And so, with a little help from her family and a friend, Frances got past her obsession with bread and jam. Sometimes, what we need most is for someone close to us to set a good example. Friends and family can be great influences, but they can be really bad ones too.
What kind of example are you setting for your children? How are you instilling a desire to eat healthfully in them? And what exactly constitutes healthy eating? There's so much conflicting research out there these days. It's almost impossible to keep up with, isn't it?
Well, no matter how much we may or may not know about food as preventive medicine, there are many reasons to learn more about the subject with our children by our sides! Family members of all ages can learn so much together, especially if they use the many extraordinary picture books which are available these days. And what could be more important than the subject of making healthy lifestyle choices?
The one question that is sure to spark a pretty intense discussion about food in general (at a dinner table full of people of various ages) is also the title of today's picture book for ages 3 through 6: Where Does Food Come From? (Exceptional Science Titles for Primary Grades), by Shelley Rotner and Gary Goss.
This picture book will have even the youngest children thinking about the food on their plates, but older siblings would probably enjoy reading it along with them as well. To spark an interest in reading the book, it's important to pose the question first, and then ask where any of the following foods may come from (preferably while they're eating one of them):
Hot cocoa. Apple Juice. French fries. Bread. Rice. Popcorn. Milk. Lemonade. Eggs. Tomato sauce. Peanut Butter. Jelly. Vegetables. Fruit. Honey. Maple Syrup. Salt. Sugar.
Where do all of these popular food items come from? The answers may be a lot more complex than any of us would like to believe, but this simple text boils it all down to their natural sources.
And perhaps that's the most important lesson of all - that our food should come straight out of nature whenever possible. Who needs all those additives, preservatives, pesticides, refined carbohydrates, and genetically modified ingredients? Families must work together to avoid them; and the older your children are, the more you can do so.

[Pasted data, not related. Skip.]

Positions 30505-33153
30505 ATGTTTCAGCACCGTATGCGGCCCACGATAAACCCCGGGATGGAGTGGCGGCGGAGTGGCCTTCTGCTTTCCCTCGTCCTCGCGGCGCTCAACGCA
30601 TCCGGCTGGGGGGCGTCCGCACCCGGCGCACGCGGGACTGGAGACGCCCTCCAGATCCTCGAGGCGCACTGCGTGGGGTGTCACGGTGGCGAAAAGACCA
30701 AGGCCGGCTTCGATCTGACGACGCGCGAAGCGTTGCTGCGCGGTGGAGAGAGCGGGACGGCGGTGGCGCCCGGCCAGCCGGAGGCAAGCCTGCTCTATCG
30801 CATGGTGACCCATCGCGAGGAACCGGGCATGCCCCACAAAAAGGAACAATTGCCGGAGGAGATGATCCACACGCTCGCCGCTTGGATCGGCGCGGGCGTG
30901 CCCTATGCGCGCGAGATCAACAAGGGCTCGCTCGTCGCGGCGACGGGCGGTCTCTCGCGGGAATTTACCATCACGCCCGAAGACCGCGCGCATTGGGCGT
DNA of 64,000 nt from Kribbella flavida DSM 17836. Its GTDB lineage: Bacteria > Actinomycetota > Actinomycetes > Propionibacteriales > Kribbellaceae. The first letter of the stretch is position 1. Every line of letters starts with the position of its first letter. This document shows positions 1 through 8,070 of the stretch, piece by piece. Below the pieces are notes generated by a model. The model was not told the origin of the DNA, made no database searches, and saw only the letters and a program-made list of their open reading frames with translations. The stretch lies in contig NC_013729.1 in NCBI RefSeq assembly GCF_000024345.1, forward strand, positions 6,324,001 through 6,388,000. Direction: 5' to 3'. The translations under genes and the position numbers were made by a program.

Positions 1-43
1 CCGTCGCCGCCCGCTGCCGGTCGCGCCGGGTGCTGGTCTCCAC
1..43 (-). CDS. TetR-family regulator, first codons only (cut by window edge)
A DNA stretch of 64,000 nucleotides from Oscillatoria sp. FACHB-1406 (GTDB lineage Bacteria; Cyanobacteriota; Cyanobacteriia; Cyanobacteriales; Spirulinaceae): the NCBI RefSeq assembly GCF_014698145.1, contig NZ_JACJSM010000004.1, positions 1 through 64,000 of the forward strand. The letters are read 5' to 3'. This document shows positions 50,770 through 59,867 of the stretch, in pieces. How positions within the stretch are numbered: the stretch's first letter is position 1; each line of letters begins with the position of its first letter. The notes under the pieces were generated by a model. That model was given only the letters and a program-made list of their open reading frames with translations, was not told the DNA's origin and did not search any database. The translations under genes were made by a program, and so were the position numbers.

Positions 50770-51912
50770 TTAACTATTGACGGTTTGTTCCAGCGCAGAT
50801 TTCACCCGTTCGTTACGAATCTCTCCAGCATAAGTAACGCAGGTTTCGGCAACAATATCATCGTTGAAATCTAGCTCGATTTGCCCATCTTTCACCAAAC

But for starters, it's better to keep it simple...
"Did you know? There are more than 7,000 different kinds of apples." - a fun fact from Where Does Food Come From?
We love apples in our family, but I know a lot of children who won't go near them. If they tried even a handful of the different kinds, or even went apple picking to really see where they come from, wouldn't they be more likely to find one they might actually enjoy?
Do you remember the Pepsi vs. Coke taste test? Well, what if we put out different kinds of apple slices and made it an apple taste test instead? We could even give them hints, like the color or taste of the apple. Or, we could sample different dipping options, such as peanut butter or yogurt!
One simple question and one powerful picture book can help even the youngest child to understand why it's important to think before you eat.
Too bad Frances' parents didn't have access to such a children's book. Maybe she would have been willing to try new foods sooner. It could even have prompted them to learn more about eating healthfully.
I do like the way they used reverse psychology (giving her bread and jam for every meal and snack) so that she'd finally try new things on her own. They did the best they could, and everything turned out fine.
I don't think there's a parent out there who models healthy eating habits 100% of the time. When life gets busy, sometimes we have no choice but to rely on quick meal options.
The important thing is for family members to work together to make healthy lifestyle choices as often as possible. And that means asking a lot of questions, and not getting frustrated when there's more than one answer, or food choice.
After all, it's been said that
"Variety's the very spice of life, that gives it all its flavor." ~William Cowper, English poet
How do you encourage your child to try new foods? What's your biggest challenge?
Please note that the price of this picture book is excessive on Amazon, so I suggest you seek it out at the library. There's another picture book coming out on the same subject this month (for a lot less), so I will add a post about it if I think it would be another useful resource for you.
As always, if you decide to purchase anything from Amazon from any of my links, I will receive a tiny commission. I thank you for your support, but encourage you to support your local libraries and independent book stores first.
You can find part 3 here.